This is an archived article and the information in the article may be outdated. Please look at the time stamp on the story to see when it was last updated.

The Lake City Army Ammunition Plant in Independence is about to become the focal point for a flurry of construction and tooling to produce the first new ammunition approved by the U.S. Army in 65 years.

The new 6.8mm round uses a patented lightweight metallic case that can handle higher pressures, resulting in faster velocity, increased accuracy and more lethality.

The Army put the prototype round into the hands of rifle manufacturers and asked them to develop new infantry portable weapons. In late April, Sig Sauer won the 10-year contract for the Sig MCX-Spear rifle and the Sig-LMG lightweight belt fed machine gun, both of which can fire the new Sig 6.8×51 FURY Hybrid Ammunition.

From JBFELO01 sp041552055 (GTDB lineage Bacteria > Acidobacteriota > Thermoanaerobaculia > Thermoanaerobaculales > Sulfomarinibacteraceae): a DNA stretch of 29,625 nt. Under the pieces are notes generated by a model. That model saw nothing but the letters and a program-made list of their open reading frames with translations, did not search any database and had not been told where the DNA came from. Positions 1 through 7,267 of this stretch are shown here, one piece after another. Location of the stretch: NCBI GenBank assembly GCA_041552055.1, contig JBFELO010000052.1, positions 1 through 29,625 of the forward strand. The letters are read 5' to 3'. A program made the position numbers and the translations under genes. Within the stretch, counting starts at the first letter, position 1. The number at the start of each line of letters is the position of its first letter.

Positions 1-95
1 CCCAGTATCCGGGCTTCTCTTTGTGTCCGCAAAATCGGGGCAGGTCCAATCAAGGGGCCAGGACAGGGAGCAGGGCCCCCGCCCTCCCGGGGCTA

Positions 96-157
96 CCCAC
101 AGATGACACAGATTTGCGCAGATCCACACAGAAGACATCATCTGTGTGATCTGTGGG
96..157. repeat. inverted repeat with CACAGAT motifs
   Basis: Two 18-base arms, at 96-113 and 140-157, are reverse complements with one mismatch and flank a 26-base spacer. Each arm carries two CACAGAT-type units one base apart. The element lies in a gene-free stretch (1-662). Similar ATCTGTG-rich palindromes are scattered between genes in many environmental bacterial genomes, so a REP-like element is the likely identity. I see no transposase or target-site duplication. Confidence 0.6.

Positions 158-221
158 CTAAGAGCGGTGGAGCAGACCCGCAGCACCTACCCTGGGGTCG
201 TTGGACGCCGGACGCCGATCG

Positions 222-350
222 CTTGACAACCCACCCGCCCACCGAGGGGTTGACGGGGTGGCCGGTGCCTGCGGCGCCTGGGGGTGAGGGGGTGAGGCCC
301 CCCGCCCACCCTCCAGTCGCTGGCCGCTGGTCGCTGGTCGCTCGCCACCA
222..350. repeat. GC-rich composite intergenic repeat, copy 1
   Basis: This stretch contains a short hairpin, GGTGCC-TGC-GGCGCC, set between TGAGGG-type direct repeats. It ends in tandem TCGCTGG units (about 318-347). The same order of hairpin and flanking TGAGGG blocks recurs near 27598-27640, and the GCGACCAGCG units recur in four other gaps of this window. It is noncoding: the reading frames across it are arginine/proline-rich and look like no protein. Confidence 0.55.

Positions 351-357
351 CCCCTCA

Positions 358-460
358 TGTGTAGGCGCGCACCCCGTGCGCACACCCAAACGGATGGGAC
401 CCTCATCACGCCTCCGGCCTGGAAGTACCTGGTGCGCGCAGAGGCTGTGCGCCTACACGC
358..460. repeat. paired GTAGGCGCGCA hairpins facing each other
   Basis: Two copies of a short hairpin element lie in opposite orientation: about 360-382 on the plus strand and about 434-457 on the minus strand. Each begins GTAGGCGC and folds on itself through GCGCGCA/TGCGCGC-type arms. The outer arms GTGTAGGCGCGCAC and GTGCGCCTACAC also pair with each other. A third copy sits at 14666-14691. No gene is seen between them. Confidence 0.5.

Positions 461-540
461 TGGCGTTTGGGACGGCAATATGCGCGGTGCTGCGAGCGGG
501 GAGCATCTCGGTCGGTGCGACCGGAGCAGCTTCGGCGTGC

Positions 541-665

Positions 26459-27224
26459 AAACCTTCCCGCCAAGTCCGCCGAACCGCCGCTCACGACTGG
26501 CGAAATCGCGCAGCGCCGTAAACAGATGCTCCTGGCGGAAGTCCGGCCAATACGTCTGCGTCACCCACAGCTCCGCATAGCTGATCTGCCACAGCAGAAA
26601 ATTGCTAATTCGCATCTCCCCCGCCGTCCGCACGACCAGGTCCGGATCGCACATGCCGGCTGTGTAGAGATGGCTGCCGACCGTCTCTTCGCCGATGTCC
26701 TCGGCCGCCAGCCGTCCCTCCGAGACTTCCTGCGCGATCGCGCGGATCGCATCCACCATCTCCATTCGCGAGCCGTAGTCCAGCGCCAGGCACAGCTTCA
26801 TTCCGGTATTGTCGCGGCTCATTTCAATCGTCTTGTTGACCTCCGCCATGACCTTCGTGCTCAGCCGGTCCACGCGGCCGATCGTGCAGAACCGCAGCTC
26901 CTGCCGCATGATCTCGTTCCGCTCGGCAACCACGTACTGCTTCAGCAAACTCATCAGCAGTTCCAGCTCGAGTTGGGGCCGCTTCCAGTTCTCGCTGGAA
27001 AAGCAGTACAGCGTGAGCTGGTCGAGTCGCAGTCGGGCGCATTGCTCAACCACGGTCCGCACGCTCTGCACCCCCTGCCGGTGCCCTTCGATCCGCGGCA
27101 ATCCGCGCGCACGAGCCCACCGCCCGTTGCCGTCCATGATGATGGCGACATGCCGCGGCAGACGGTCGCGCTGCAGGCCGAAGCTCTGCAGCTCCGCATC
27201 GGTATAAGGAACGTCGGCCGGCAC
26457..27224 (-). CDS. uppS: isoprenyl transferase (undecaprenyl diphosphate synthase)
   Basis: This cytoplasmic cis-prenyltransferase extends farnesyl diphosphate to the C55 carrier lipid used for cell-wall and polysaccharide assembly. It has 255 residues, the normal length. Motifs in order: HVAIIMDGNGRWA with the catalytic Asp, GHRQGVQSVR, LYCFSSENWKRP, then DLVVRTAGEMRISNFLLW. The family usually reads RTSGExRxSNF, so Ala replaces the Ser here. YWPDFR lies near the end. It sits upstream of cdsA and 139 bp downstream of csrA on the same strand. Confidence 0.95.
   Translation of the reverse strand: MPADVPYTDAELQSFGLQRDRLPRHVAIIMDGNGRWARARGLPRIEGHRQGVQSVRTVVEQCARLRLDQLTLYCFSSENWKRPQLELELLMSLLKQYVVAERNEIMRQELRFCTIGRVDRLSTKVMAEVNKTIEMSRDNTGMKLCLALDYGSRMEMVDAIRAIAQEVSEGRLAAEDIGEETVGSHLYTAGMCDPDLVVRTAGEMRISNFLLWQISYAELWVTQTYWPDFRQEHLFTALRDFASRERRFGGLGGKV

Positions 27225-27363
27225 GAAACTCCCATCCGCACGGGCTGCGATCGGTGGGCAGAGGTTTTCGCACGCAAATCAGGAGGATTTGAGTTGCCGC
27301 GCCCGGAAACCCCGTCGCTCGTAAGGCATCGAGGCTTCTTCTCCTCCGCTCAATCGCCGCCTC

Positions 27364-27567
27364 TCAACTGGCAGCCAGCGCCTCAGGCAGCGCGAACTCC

Army Brig. Gen. William Boruff is in charge of ramping up production. He was part of a news conference on April 20 outlining plans for ammunition production.

Boruff said the Lake City plant already has been providing 6.8mm ammunition for the prototyping phase for weapons development. However, he said Sig Sauer will produce most of the ammunition needed by the Army for the next three to five years while the Army’s manufacturing operation in Independence prepares to take over mass production.